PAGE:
Posted by Joel Martinsen on Monday, October 18, 2010 at 10:31 PM
For the past two days, the Chongqing Economic Times has been reporting breathlessly about a local man who, when furnished with a basin of water and three towels, can make money appear as if from nowhere:
The article, written by a senior writer for the paper with the assistance of an intern, reports that other spectators followed suit, pulling out sums of up to 8,300 RMB at a time. Yang also produced Euros, US dollars, coins, and ration tickets. The secret? It might have something to do with alcohol:
Yang says that he is not performing magic () but rather the art of escape ( ):
Today's paper followed up on the story with more hype from the pen of the senior journalist, who reports that experts from Germany and Japan are waiting in Wuhan to study Yang's skills in person. The article also offers an informed opinion from a domestic academic:
There's another possible explanation for Yang's performance, or at least the Chongqing Economic Times' press coverage: both articles note that a Chongqing-based website has put up a 100,000 RMB reward for the first person to unlock his secret.
Yang has been stunning local press for quite some time. A previous television special (embedded below) features him producing bills and coins from a basin covered by two towels and several sheets of newspaper. Amazing? Convincing? Entertaining? At all worthy of being included on Wanzhou's Intangible Cultural Heritage list, as reported by the original Chongqing Economic Times article? Decide for yourself (the actual performance begins at around 2:30):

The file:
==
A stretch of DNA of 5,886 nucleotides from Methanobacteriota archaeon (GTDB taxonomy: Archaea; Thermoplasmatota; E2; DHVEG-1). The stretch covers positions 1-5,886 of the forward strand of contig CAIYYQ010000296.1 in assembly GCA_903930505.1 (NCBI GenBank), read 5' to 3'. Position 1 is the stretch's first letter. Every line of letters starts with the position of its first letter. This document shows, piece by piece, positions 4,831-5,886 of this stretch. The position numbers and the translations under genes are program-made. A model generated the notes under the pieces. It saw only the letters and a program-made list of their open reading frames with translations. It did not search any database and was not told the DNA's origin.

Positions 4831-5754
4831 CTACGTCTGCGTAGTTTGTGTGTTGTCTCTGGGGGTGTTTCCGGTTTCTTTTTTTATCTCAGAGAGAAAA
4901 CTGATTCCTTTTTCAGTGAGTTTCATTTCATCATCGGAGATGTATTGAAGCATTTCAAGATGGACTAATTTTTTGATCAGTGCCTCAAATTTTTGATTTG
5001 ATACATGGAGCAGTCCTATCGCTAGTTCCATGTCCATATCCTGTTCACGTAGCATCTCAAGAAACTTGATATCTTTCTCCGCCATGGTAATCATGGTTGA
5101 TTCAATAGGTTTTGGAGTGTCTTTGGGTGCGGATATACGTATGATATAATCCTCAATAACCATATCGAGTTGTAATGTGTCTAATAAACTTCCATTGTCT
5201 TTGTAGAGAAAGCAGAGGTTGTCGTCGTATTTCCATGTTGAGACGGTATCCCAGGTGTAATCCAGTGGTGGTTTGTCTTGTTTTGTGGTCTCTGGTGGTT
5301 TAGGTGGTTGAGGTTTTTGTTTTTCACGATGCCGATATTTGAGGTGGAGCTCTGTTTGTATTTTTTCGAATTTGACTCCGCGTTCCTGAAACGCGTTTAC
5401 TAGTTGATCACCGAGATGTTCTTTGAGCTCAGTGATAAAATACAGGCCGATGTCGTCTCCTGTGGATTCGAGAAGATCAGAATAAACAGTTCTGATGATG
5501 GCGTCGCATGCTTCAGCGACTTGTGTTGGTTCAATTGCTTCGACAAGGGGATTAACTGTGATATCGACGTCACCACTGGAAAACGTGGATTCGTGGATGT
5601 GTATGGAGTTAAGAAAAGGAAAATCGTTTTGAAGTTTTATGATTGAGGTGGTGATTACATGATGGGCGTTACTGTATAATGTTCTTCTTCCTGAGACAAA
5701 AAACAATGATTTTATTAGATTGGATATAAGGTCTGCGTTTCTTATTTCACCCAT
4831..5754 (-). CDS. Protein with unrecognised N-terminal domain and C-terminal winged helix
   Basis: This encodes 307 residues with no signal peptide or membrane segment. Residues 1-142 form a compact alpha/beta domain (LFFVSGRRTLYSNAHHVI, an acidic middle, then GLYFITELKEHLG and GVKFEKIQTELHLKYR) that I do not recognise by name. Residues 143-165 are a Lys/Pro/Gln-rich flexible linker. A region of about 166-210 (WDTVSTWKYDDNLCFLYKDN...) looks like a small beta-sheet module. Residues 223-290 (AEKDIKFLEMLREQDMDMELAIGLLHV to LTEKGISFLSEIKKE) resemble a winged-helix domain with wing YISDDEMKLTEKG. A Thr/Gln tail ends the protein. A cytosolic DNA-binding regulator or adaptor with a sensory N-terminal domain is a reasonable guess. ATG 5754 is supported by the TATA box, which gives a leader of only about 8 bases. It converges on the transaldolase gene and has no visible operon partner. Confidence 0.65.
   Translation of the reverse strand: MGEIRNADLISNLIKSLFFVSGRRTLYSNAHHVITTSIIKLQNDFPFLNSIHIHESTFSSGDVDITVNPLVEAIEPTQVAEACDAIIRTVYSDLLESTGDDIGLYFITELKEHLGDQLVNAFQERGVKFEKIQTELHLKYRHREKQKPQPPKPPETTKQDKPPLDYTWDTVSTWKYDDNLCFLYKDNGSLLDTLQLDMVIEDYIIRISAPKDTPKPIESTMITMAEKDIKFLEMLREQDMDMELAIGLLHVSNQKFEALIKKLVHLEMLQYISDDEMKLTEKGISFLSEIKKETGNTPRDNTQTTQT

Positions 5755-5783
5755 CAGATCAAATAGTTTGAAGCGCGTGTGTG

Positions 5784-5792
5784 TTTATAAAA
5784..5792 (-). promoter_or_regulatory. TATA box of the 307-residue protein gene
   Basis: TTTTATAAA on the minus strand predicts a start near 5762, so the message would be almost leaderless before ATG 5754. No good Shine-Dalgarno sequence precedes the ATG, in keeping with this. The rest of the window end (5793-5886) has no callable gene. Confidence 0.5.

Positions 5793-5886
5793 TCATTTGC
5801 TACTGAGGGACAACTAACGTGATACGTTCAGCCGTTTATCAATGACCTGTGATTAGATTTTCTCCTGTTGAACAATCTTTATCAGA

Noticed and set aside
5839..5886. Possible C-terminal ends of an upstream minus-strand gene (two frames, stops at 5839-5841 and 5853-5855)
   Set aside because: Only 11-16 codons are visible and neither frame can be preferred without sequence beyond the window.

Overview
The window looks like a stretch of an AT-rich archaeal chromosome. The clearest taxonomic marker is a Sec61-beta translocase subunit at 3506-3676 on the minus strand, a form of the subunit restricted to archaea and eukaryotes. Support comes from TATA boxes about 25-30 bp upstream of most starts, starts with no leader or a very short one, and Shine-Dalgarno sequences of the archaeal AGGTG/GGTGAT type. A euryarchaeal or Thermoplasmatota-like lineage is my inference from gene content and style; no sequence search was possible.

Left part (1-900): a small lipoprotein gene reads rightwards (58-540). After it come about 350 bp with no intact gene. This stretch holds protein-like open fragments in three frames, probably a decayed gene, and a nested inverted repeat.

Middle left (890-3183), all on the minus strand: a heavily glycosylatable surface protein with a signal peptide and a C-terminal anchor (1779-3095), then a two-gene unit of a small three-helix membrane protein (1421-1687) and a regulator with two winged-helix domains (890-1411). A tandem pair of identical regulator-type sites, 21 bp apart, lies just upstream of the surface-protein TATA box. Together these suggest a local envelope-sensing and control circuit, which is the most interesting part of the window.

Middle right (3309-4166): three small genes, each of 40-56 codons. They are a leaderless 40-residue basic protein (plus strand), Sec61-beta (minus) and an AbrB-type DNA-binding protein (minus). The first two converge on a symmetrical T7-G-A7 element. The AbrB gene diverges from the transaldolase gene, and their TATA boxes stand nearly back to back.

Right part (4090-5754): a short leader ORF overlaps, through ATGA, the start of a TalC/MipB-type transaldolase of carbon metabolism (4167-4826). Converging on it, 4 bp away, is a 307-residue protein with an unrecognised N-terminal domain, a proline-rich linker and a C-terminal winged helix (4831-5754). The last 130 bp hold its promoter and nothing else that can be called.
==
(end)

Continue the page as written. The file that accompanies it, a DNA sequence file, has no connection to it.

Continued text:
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The Eurasian Face : Blacksmith Books, a publishing house in Hong Kong, is behind The Eurasian Face, a collection of photographs by Kirsteen Zimmern. Below is an excerpt from the series:
Big in China: An adapted excerpt from Big In China: My Unlikely Adventures Raising A Family, Playing The Blues and Becoming A Star in China, just published this month. Author Alan Paul tells the story of arriving in Beijing as a trailing spouse, starting a blues band, raising kids and trying to make sense of China.
Pallavi Aiyar's Chinese Whiskers: Pallavi Aiyar's first novel, Chinese Whiskers, a modern fable set in contemporary Beijing, will be published in January 2011. Aiyar currently lives in Brussels where she writes about Europe for the Business Standard. Below she gives permissions for an excerpt.
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